San Antonio plans to make ‘bad actor’ apartment landlords pay for extra code enforcement inspections

The “Proactive Apartment Inspections Program” was born out of attention on frequently-cited properties like Seven Oaks Apartments

San Antonio – Instead of waiting to get new complaints about the same old properties, the City of San Antonio plans to send code enforcement officers out to proactively look for issues.

And the landlords would be forced to help foot the bill for the extra attention.

The “Proactive Apartment Inspection Program” still needs city council approval, but the proposed version Development Services Department Director Mike Shannon presented to a city council committee on Thursday would require at least half a year’s worth of extra inspections at frequently-cited apartment complexes.

Code enforcement citations are issued after a landlord fails to fix a violation after being notified about it, typically in a 10-day window.

The program was born out of the attention that properties with numerous citations like Seven Oaks Apartments attracted in the summer of 2022. Renters and activists complained of problems at Seven Oaks like air conditioning issues, a lack of hot water, water damage, and roaches, and even protested at city hall and the property owner’s Austin offices.

A Department of Development Services spokeswoman said Seven Oaks was ultimately issued 24 citations.

It would take far less for a property to be identified as a “bad actor” under the proposed program.

Through the P.A.I.P., apartment complexes that receive at least three citations for “designated” violations within a six-month period would be forced to register with the city and get monthly, proactive code enforcement inspections.

That’s on top of any normal inspections the city would do in response to 311 calls.

While citations already cost landlords money - between $300 and $1,000, depending on if it’s a repeat violation - they would also have to pay a still-undetermined fee to register their property with the city for the P.A.I.P..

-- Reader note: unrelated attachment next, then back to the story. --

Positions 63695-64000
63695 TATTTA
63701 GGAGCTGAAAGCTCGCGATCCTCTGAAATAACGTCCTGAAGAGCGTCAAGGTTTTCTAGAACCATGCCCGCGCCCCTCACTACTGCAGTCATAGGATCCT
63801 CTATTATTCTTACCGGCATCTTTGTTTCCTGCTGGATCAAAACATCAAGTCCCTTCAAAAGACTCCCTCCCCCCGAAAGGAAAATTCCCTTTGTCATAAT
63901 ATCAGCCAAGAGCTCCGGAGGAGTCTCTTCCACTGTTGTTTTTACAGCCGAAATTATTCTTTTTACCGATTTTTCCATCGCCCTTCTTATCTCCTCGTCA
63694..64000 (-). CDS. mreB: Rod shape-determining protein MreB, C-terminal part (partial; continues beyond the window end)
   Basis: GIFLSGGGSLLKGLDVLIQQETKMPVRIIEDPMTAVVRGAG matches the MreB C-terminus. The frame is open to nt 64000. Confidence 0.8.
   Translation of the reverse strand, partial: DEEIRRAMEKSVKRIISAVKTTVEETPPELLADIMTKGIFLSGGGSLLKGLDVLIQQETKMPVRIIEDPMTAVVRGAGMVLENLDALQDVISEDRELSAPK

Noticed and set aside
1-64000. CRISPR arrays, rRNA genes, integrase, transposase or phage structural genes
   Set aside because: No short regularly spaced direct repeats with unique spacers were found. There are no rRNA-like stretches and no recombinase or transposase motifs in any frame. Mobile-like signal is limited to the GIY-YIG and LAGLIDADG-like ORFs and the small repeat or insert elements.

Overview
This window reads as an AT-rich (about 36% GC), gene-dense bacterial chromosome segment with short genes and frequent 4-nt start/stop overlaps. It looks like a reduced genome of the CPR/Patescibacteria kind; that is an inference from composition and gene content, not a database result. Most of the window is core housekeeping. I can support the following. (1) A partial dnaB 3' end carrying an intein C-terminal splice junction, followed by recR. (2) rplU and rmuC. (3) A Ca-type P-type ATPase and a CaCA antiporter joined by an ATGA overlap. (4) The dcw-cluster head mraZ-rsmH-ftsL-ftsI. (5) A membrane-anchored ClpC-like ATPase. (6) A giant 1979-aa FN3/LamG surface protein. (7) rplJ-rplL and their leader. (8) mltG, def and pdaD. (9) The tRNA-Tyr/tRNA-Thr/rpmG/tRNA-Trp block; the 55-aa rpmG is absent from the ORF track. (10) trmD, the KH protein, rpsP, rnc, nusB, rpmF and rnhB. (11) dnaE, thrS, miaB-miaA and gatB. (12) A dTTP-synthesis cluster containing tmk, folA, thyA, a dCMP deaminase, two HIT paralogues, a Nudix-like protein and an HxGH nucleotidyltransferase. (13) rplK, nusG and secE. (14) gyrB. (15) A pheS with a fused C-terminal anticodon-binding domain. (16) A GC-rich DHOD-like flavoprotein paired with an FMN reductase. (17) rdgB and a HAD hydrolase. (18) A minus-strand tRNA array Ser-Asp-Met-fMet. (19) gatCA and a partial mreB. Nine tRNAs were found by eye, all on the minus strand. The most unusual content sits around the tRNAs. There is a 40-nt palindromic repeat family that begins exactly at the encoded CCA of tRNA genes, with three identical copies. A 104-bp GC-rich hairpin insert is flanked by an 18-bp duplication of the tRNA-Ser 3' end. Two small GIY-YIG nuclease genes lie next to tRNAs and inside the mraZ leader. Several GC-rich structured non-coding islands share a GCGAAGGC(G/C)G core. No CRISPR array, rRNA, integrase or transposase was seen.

Those fees would help offset the cost of the new, six-member team that Shannon proposed to handle the inspections.

Shannon estimates the full team and its equipment would cost $388,000 in the first year and $300,000 in the second.

In anticipation of some kind of initiative for apartment inspections, the city council already approved two new code enforcement positions for the current budget year.

“I think this ordinance will actually incentivize people to do a better job - those that aren’t doing it - but also, those bad actor apartments that aren’t doing good with property maintenance, they’re going to pay for more code officers to be there proactively, not just waiting for 311 calls,” Shannon told reporters after Thursday’s meeting.

The “designated” citations to be tracked for the program would be for code violations relating to safety and basic habitability, such as structural issues, electrical problems, sewer backups, lack of heat, and pests.

Although properties could still be cited for code violations related to issues like overgrown grass, those citations would not count toward putting them on the “bad actors” list.

Shannon said properties would be able to “graduate” from the program by fixing all the violations and making it through six months with fewer than three citations.

If a property ends up back on the list for a second time within four years, it would have to stay on it for at least 12 months.

Mia Loseff, the South Texas Regional Director of Texas Housers, was part of the stakeholder group that helped develop the program. She believes “both sides gave a little bit” during the discussions and that the resulting proposal strikes a balance.

Well-intentioned landlords would be able to get out of the program, she said, “But those bad actors - those folks who aren’t intending to fix - they really don’t care about the conditions, it needs to be unpleasant for them in the program.”

Loseff noted the cost of citations alone may not be enough to motivate larger landlords to clean up their properties.

“So it’s the constant checkups, it’s the increased fees. I think it’s the presence of code on your property often that’s going to help to kind of make that unpleasant.”

The P.A.I.P. would only apply to apartment complexes with at least five rental units. Single-family rental homes, duplexes, and quadplexes would not fall under the proposal.

About the Authors

Garrett Brnger is a reporter with KSAT 12.

Recommended Videos